In comparing the number of maneuvers and gender variables, we could observe that from the patients who were successful in posterior canal BPPV treatment with a single modified Epley Maneuver, 32 (59.26%) were females and 22 (40.74%) were males. Of the patients who remained symptomatic after the first modified Epley Maneuver and obtained positive results with the second maneuver, 13 (86.67%) were females and two (13.33%) were males. Finally, the patients who required four maneuvers, one (50.00%) was female and one (50.00%) was male (Table 1). In comparing genders, there was no statistically significant difference in relation to the number of maneuvers, and we noticed a p value = 0.0602.
In the number of maneuvers and age variables we could see that among the patients who were successful with the one maneuver treatment, 23 (42.59%) had between 30 and 50 years of age, 22 (40.74%) were between 51 and 70 years and nine (16.67%) were between 71 and 90 years. Of the patients who required two maneuvers, seven (46.67%) were between 30 and 50 years, five (33.33%) were between 51 and 70 years and three (20.00%) were between 71 and 90 years. In relation to the use of four maneuvers, one patient was between 30 and 50 years and the other was between 71 and 90 years. None of the patients between 51 and 70 years required four maneuvers (Table 2). Comparing the age ranges adopted, we did not observe statistically significant differences in relation to the number of maneuvers. Among individuals between 30 and 50 and 51 and 70 years we observed a p value = 0.2460; between 30 and 50 and 71 and 90 years, p = 0.1714; and, between 51 and 70 and 71 and 90 years, p = 0.7931.
In comparing the etiology and treatment variables we can see that the Epley maneuver was used in two (3.70%) of the patients with head injury, in eight (14.81%) of the patients with hormonal alteration, in 10 (18.52%) of the patients with metabolic alteration and in 34 (62.96%) of the patients considered idiopathic. They required two maneuvers: four (26.67%) of the patients with head injury, one (6.67%) patient with hormonal alteration, four (26.67%) patients with metabolic alteration and six (40.00%) patients with idiopathic cause. Of the patients who required four maneuvers, two (100.00%) had head injuries (Table 3).
We observed a statistically significant difference when we compared, within the etiology variable, head injury with hormonal alteration (p = 0.0015) and head injury with idiopathic cases (p < 0.0001). When head injury was compared with metabolic alteration we did not observe statistically significant differences (p = 0.0239) in relation to the number of maneuvers. We also did not observe any statistically significant difference when we compared hormonal alteration and metabolic alteration (p = 0.3334), hormonal alteration and idiopathic causes (p = 0.9347) and, still, metabolic alteration and idiopathic causes (p = 0.1781).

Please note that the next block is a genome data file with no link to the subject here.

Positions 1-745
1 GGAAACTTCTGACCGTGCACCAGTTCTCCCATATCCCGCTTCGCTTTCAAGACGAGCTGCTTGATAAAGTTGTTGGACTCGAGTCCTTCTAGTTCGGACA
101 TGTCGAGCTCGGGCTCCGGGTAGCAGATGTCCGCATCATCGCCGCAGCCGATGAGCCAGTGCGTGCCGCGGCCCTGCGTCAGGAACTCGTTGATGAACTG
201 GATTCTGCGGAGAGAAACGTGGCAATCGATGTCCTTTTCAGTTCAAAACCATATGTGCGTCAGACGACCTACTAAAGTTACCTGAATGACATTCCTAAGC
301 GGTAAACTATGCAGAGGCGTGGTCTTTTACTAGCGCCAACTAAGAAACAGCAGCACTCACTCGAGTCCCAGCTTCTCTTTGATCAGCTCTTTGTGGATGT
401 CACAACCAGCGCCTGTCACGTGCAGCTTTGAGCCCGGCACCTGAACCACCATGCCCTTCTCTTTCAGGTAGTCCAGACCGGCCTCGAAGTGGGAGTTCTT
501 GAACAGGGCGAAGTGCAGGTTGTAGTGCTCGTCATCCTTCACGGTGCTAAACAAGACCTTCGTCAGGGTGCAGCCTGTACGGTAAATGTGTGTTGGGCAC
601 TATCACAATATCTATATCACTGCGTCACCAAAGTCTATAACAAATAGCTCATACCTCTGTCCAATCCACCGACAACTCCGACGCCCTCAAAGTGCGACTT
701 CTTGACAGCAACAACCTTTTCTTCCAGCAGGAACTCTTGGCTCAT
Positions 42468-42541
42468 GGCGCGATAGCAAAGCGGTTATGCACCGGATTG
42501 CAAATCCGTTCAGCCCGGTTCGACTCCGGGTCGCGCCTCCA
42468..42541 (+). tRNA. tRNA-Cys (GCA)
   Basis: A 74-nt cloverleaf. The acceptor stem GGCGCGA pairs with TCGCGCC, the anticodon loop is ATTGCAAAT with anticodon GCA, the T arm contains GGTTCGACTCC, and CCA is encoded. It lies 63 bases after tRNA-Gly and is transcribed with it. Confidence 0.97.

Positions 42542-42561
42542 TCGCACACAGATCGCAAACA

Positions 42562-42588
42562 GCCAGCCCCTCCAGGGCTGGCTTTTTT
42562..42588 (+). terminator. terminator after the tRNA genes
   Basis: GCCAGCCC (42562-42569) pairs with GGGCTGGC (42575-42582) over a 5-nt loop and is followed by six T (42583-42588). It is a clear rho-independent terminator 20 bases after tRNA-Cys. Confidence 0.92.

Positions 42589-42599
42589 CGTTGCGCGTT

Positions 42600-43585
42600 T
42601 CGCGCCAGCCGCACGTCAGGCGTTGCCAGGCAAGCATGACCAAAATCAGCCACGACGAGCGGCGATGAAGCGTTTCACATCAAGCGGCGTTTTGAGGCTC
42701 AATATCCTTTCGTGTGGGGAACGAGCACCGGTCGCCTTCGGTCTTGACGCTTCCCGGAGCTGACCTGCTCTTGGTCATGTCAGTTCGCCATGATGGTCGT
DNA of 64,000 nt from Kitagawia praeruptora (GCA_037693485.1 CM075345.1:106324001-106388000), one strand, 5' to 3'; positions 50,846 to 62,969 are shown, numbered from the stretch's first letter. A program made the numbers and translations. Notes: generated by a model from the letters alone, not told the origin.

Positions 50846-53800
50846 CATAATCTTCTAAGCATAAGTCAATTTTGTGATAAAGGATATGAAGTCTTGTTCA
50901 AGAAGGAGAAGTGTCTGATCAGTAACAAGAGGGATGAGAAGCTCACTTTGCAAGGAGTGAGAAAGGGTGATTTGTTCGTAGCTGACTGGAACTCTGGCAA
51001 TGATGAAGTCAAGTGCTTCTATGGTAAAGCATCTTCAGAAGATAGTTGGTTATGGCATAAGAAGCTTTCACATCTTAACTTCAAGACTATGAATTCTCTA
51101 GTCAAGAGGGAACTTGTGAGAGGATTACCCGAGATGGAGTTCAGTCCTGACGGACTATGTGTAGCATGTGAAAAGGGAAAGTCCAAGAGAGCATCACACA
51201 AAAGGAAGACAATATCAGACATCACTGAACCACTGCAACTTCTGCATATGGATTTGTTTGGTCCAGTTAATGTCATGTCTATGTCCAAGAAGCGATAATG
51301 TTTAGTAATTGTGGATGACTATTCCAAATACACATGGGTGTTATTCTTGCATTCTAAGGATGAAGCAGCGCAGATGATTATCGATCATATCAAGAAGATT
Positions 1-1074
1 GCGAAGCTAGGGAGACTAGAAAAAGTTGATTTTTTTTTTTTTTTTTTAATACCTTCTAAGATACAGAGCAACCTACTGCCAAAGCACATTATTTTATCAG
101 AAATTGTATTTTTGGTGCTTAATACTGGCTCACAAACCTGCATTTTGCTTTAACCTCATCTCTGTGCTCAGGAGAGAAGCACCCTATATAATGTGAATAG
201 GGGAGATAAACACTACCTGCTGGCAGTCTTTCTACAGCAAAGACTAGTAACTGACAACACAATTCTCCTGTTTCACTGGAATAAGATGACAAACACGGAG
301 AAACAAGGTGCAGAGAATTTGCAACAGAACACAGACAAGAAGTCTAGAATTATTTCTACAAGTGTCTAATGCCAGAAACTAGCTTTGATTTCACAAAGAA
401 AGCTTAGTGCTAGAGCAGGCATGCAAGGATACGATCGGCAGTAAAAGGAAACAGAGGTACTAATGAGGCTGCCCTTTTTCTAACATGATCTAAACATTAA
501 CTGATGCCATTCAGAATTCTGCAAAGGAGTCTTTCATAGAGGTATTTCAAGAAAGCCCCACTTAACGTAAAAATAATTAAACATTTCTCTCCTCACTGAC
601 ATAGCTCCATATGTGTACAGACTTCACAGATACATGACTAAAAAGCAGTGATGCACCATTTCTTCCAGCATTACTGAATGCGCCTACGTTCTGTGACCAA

In general, 54 (76.00%) of the 71 patients analyzed had complete symptom resolution and negative Dix-Hallpike test with the use of one single modified Epley maneuver, 15 (21.00%) required two maneuvers and 2 (3.00%) required four maneuvers.
BPPV is a highly prevalent labyrinth disorder which considerably impairs the patient's quality of life, making him/her social and/or professionally handicap13.
In the present study, most of the patients analyzed had a complete symptom resolution and Dix-Hallpike test resolution with only one modified Epley Maneuver. Our data are in accordance with the literature, which reference stress the success of such maneuver14-19.
We found a predominance of this vestibular disease among females when compared to males, which is also in agreement with the literature studied - which reports the same prevalence13-15,17,20-23.
The age variation found in our population shows that BPPV can affect youngsters, adults and the elderly, and it was similar to the variation found in other studies14,15,19,24.
BPPV was idiopathic in most of the patients in this study, which was also found in the literature18; however, it can also be secondary to hormonal or metabolic alterations or head injuries4.
All the individuals in our population were treated by the modified Epley maneuver. In the gender distribution analysis we did not observe any statistically significant difference, which indicates that both genders presented answers which were found in the literature, which also did not find differences between the genders in relation to the number of maneuvers utilized23.
In analyzing the individual age range and the number of maneuvers utilized, our study showed that, although the elderly were more predisposed to the disease, we observed that in all the age ranges studied the maneuver efficacy was the same. Some authors also observed the same efficacy concerning the repositioning maneuver in all the age ranges they studied. 15,23
As far as etiology is concerned, we have observed that metabolic and hormonal alterations and idiopathic causes have between 70 and 90% of success with only one Eplay modified maneuver. However, when head injury was the cause, we observed that 25% of the patients required only one maneuver and the majority (50%) required two repositioning maneuvers, which is in agreement with some studies saying that head injury patients do nor respond favorably to the maneuver as it happens with the idiopathic causes22,25. Other authors have also reported in their studies that idiopathic BPPV has a better response to treatment then when it is associated with other diseases21.
In this paper we used the Epley modified response without association to other treatments; however, the literature reports that the number of maneuvers necessary to extinguish the BPPV is variable and that more than one third of all the patients may require multiple treatments26.
Having these results, we can then conclude that the number of modified Epley maneuvers varies according to etiology, and BPPV secondary to head injury required more maneuvers in order to turn negative the Dix-Hallpike test.
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Paper submitted to the BJORL-SGP (Publishing Management System - Brazilian Journal of Otorhinolaryngology) on June 17, 2008; and accepted on January 1st, 2009. cod. 5901